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Critics say U.K. decision on ALS drug could have ‘chilling effect’ on access to new genetic medicines

LONDON — Neurologists and patient advocates are up in arms over a policy decision by a U.K. health agency that they say will imperil access to an ALS treatment that’s available in the U.S. and on its way to approval in the European Union.

The medicine in question, Biogen’s tofersen, is designed to treat a rare genetic form of the neurodegenerative disease, accounting for some 2% of all ALS cases. And the issue is how the U.K.’s cost-effectiveness agency has said it would assess the costs and benefits of the therapy.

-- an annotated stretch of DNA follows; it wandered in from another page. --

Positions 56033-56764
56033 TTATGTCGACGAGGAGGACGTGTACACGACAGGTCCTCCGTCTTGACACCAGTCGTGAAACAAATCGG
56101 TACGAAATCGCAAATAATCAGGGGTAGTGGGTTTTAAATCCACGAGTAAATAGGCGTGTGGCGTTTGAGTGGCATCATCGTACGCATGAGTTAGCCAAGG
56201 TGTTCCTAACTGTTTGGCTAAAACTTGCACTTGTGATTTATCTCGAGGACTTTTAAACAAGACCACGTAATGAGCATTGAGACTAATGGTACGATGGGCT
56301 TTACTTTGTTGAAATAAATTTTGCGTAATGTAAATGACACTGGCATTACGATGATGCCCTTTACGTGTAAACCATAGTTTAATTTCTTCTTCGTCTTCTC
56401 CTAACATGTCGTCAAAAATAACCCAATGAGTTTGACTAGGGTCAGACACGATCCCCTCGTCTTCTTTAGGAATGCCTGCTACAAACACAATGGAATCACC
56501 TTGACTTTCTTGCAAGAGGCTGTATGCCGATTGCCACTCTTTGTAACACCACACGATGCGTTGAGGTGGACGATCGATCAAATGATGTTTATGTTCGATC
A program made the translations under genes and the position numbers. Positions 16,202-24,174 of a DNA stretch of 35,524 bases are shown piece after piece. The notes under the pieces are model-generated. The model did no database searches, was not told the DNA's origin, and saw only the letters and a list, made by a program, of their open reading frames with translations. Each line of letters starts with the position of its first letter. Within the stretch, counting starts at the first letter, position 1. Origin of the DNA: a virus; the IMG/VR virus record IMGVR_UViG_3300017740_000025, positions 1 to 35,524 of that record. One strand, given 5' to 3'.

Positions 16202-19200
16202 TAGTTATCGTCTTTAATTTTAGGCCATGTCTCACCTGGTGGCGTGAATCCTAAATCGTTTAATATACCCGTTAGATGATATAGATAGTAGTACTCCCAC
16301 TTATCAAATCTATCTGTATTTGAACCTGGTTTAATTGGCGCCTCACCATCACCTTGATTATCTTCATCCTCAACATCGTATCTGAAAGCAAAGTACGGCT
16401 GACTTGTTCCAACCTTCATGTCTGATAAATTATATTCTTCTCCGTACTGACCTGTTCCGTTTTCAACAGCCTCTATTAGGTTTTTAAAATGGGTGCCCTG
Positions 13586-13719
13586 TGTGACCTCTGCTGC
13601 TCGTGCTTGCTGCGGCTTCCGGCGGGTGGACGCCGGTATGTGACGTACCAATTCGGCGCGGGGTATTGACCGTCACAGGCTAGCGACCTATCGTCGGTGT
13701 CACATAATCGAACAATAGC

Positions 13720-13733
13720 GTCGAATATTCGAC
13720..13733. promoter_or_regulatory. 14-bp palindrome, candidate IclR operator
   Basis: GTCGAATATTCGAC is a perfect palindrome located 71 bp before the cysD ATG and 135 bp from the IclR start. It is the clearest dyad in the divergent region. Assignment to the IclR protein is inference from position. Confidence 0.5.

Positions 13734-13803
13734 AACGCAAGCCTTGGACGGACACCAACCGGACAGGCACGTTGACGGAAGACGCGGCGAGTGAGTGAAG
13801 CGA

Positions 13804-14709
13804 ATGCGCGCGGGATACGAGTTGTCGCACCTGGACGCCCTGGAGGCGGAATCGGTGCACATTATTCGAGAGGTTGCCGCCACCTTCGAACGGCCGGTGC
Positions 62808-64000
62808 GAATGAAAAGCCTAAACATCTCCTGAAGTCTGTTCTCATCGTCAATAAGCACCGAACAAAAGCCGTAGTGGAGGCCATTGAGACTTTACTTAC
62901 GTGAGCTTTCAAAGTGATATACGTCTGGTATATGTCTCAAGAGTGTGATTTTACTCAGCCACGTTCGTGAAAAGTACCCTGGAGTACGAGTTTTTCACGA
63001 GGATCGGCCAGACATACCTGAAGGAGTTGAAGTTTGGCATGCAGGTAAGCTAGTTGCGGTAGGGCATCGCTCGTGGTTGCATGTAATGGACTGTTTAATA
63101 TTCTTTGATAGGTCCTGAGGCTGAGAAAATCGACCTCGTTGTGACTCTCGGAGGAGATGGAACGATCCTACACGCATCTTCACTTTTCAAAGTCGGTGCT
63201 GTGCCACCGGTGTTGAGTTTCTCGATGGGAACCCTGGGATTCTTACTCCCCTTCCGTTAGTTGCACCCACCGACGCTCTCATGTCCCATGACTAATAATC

The agency, the National Institute for Health and Care Excellence, or NICE, has a special pathway for drugs for very rare diseases, which advocates and doctors argue is the route through which tofersen should be reviewed. But NICE has indicated it would review the drug through its standard process, saying it’s because ALS as a whole does not count as a “very rare” disease. That sets a higher bar to clear.

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